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Are you ready for your new delivery? Our essential advice for siting your wood fired oven

Christmas is upon us and if you’re hoping Santa is bringing your wood fired oven down the chimney, you’d better think of where you’ll be putting it and get the site ready for when it arrives.

 

Here’s our advice for making the most out of your site – it will take a little forethought but it’s definitely worth it in the long run.

 

  1. 1. Convenience. Site your oven as near to your kitchen as you can.  We know you’ll have dreamt of siting your oven down at the bottom of the garden in the evening sun but that seemingly perfect site will mean someone will be doing a lot of walking back to the main kitchen to get that pair of tongs or any other essential equipment that you’ve forgotten to take out with you. Unless you are creating an entire kitchen with refrigeration, running water and lots of storage (which some people have), then it will really save your legs if you’re as close to the main kitchen as possible and your oven will get the regular use it deserves.
  2. 2. Cover. Think about building a roof over the oven to protect both the oven and the cooks. Wouldn’t it be lovely to fire up the oven knowing that it will be dry and so will you; well here in the UK that’s not ever entirely likely. Some covering over your oven will mean it is protected from the worst of the elements and won’t absorb as much damp from the driving rain as if it was uncovered. If your oven regularly gets wet it will absorb moisture and your fire will need to drive off that moisture before it can start cooking efficiently. If you’re under cover, the oven is protected and your fire will be used for heating rather than drying out the oven. Obviously you’re protected too and more likely to use your oven on a regular basis, not just those 6 weekends a year you can guarantee perfect conditions.  Otherwise, much like the Great British barbeque, the cook is out in the weather, protected by an umbrella, while the rest of the party is peering out from the house, wondering when the food will be ready and how damp it will be.
  3. Under cover, time for tea

    A happy cook is a dry cook

    3. Neighbourliness. A well made oven, like our Bushman’s, burning dry wood works super efficiently and produces very little smoke. However, that doesn’t mean no smoke. All ovens when first lit and when wood is added will smoke a little. Consider your neighbour’s and your own comfort by putting the oven where smoke is least likely to drift into open windows. You might also consider putting a long flue on the oven to take the smoke to a height where no one will notice it.

  1. 4. Insulation. If you have an insulated oven, make sure it is well insulated both above and below. We’ve had so many students on our courses saying their ovens are losing heat too quickly and they can’t work out why; they’ve insulated the oven to keep in the rising heat but it still cools down too quickly. Well let’s head back to secondary school physics for a moment; yes I was asleep at the back of the lab too but science suddenly becomes much more interesting when there’s food and cooking involved……Heat does rise in a fluid; but in a solid mass (ie your oven) it heads out in all directions and that means downward too so make sure your oven has a good bed of insulation to sit on before you put it in place.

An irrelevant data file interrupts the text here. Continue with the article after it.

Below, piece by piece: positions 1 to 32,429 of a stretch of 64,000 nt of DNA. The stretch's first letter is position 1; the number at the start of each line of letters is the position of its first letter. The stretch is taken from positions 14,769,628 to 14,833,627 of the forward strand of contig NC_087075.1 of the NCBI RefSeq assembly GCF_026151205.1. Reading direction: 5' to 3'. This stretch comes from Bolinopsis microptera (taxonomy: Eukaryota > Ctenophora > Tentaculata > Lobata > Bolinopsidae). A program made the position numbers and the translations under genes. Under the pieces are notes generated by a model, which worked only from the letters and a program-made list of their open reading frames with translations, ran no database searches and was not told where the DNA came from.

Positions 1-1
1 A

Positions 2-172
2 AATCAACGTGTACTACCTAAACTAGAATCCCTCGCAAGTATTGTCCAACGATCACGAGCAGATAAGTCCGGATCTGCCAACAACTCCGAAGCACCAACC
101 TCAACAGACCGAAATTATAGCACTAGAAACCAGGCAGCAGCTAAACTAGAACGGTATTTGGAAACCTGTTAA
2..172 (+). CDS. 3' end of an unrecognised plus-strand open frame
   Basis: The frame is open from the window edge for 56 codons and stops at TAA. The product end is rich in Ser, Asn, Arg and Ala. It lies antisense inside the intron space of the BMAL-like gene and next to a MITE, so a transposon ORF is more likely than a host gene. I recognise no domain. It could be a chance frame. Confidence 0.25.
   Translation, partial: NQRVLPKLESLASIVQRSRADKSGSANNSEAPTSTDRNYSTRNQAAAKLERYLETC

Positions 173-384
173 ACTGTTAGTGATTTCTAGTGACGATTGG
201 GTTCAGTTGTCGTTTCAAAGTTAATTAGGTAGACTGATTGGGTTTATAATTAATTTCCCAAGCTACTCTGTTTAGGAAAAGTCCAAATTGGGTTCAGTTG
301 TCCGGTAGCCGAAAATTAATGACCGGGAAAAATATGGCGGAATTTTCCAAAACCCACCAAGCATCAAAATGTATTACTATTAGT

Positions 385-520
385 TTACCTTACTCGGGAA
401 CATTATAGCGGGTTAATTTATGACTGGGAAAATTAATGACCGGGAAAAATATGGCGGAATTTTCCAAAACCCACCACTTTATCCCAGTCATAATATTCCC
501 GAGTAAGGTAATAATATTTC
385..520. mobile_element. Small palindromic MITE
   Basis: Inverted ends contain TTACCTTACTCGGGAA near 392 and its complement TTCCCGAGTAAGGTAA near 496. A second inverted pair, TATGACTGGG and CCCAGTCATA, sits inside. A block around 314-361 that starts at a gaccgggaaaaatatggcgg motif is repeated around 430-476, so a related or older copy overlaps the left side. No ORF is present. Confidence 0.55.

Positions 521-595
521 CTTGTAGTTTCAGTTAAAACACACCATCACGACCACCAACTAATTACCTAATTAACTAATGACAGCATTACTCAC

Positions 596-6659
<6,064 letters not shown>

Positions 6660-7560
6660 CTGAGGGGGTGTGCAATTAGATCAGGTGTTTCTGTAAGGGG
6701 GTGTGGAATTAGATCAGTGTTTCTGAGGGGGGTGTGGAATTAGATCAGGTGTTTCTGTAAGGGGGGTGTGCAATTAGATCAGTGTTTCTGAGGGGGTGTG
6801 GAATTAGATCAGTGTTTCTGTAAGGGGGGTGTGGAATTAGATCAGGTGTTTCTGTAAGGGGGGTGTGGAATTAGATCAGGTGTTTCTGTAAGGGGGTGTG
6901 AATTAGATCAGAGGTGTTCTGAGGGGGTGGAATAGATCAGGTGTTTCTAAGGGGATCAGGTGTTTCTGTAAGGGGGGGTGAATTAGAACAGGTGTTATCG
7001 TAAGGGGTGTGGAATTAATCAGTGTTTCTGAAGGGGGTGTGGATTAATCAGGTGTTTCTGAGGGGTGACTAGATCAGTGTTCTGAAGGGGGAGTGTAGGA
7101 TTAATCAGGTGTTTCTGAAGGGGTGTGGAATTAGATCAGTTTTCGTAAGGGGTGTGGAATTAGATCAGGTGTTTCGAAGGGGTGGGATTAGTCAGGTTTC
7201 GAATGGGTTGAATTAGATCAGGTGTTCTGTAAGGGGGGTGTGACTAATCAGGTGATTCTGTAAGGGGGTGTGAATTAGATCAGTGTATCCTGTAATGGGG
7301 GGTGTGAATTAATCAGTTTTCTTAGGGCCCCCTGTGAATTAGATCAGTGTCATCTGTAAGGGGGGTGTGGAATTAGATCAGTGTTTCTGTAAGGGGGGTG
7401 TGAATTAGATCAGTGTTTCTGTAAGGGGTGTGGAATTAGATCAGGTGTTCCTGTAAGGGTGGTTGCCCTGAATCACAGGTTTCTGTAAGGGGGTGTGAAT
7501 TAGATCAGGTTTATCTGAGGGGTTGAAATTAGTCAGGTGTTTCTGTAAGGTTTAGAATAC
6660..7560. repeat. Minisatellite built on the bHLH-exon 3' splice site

2. 5. Wind. Position the oven so the door is not facing into a prevailing wind. This means the food won’t get covered in ash flying around the oven and also that the fire won’t be fighting a draught whenever the door is open. The fire will burn hotter, be less disturbed and you’ll get to eat sooner and without a light dusting of embers.
  3. 6. Workspace. Build lots of workspace around the oven. In any kitchen you need more workspace than you think and your outdoor kitchen is no exception. If you haven’t got space for permanent surfaces, a couple of trestle tables will do the job but make sure they have heatproof surfaces for placing hot pans.
    hot stuff coming through

    Make sure you have plenty of space to work in

    Additionally, set the oven back so there is a lip of 8–10 inches (but no more) in front of the door. This allows you to easily bring out a pan and give it a stir or turn over some meat. If you don’t have this you’ll always be looking for a space to put your pot on; wandering round with hot pans and liquids is never a good idea.

    don't forget your gauntlets

    Very useful to have space in front of the oven door for hot pans

    1. 7. Working Height. Set the door at a working height of not less than 1m to avoid too much bending. Always look after your back!
    2. 8. Storage. Allow lots (and lots) of space for log storage. We have plenty of space under the ovens for log storage; you need them close by so you can feed the fire when necessary without wandering off to refill your log carrier. We also have them stacked under seating and along walls. As with your oven, make sure your wood is under cover – you’ve gone to all the trouble of buying dry wood and then if you leave it out in the elements to be rained on, they are just going to absorb moisture and that’s going to affect your fires.

      dirty peel, blow pipe

      Plenty of undercover storage for wood is crucial

    3. 9. Light. Think about some lighting near the oven for late evening and winter cooking. This saves having to work with a head torch and means the party can carry on longer.

 

Now if you’ve got all this sorted, whenever Santa delivers you’ll be ready for your oven. Don’t forget to leave out his mince pies, wood fired of course!

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